UBC Theses and Dissertations
The effects of electroconvulsive therapy in an animal model of Parkinson’s Disease : mechanisms of a potential adjunct treatment Strome, Elissa Marie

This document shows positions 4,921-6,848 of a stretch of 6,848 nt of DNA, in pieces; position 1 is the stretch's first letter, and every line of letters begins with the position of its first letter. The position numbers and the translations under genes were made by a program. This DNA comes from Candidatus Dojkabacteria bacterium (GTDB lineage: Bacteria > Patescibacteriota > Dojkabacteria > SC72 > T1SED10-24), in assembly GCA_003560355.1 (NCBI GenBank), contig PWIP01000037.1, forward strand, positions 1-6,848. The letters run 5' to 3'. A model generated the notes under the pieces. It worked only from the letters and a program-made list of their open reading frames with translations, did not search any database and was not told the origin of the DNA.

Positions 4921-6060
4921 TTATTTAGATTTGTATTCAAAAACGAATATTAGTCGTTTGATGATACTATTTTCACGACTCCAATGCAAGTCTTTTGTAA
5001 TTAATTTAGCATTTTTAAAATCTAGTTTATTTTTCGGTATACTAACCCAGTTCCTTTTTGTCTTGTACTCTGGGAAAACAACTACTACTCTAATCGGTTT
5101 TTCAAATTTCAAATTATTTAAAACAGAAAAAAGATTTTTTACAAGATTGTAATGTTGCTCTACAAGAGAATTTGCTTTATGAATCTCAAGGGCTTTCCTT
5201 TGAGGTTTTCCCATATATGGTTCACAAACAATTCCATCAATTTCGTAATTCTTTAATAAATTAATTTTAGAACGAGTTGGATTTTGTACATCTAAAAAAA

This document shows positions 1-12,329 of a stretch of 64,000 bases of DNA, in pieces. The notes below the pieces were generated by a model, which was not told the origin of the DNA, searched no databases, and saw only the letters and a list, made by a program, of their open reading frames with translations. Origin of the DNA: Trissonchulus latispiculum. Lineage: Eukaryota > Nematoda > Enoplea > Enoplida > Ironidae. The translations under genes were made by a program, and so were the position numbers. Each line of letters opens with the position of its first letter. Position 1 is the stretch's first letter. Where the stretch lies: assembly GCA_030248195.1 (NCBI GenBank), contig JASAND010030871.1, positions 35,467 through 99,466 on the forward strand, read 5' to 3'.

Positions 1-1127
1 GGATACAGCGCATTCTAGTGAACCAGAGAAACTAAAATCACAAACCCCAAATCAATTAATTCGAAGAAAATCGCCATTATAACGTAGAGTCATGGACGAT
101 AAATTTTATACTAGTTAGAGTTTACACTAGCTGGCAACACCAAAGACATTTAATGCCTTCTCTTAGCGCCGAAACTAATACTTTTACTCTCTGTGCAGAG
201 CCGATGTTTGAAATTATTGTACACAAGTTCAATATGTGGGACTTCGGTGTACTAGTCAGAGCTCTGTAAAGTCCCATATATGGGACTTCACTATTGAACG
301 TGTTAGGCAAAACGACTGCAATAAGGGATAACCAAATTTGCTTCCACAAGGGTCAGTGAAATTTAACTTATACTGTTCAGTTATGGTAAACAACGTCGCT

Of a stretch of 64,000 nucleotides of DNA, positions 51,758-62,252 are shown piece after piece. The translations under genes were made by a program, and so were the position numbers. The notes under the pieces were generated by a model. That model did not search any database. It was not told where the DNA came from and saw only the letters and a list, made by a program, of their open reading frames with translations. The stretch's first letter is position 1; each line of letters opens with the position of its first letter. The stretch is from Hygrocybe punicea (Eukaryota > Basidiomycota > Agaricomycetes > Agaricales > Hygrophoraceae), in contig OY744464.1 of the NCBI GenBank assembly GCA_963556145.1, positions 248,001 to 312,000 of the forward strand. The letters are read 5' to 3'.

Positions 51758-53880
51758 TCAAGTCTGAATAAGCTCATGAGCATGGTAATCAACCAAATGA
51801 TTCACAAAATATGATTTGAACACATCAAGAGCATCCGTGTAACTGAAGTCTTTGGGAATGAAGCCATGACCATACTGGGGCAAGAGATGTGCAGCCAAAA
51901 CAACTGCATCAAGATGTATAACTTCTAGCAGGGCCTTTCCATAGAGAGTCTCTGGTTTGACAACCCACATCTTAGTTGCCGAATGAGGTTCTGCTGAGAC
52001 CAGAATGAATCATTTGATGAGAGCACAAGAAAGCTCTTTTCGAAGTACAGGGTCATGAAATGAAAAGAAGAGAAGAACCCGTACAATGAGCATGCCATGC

Electroconvulsive therapy (ECT) is a widely used and effective treatment for mood disorders. ECT also appears to have positive effects in Parkinson’s disease (PD), improving motor symptoms for several weeks. Some of the most consistent effects of electroconvulsive shock (ECS) in animals are enhancement of both monoamine neurotransmission and neurotrophic factor concentrations in limbic brain regions. We hypothesized that the mechanism of action of ECT in PD is similar to its proposed mechanism of action in depression, more specifically, that ECS in 6-hydroxydopamine (6-OHDA)-lesioned rats will: (1) improve motor behaviour; (2) enhance D₁ and D₃ (without changing D₂) receptor binding; and (3) enhance striatal neurotrophic factor concentrations. We performed several pilot and validation studies to determine the appropriate animal models (non-human primate vs. rat model of PD) and to develop tools to investigate our hypotheses with (autoradiography with positron-emitting tracers and non-pharmacological motor evaluation). To examine our three specific hypotheses, we treated 6-OHDA-lesioned rats with ECS or sham treatment and examined their motor behaviour using two non-pharmacological behavioural tests; the Cylinder Test, which evaluates forelimb function, and the Tapered/Ledged Beam-Walking Test, which examines hindlimb function. After the course of ECS or sham treatment, the animals were sacrificed, and their brains were removed and processed for either dopamine receptor binding or neurotrophic factor concentration. ECS treatment significantly improved hindlimb function, but had no apparent impact on forelimb function. ECS treatment also enhanced striatal D₁ and D₃ receptor binding, without affecting D₂ binding. Finally, repeated ECS treatment decreased brain-derived neurotrophic factor (BDNF) concentrations in the prefrontal cortex (PFC), but increased BDNF in the hippocampus and striatum. Basic fibroblast growth factor (FGF-2) concentrations were increased in the striatum, whereas glial cell line-derived neurotrophic factor protein was significantly decreased in the PFC. This body of work provides the first thorough investigation of the effects of repeated ECS treatment in the 6-OHDA-lesioned rat, showing that it improves motor function, enhances DA neurotransmission via upregulation of the D₁ and D₃ receptors, and increases striatal BDNF and FGF-2, and the results support the continued use and study of ECT as an adjunctive treatment for PD.
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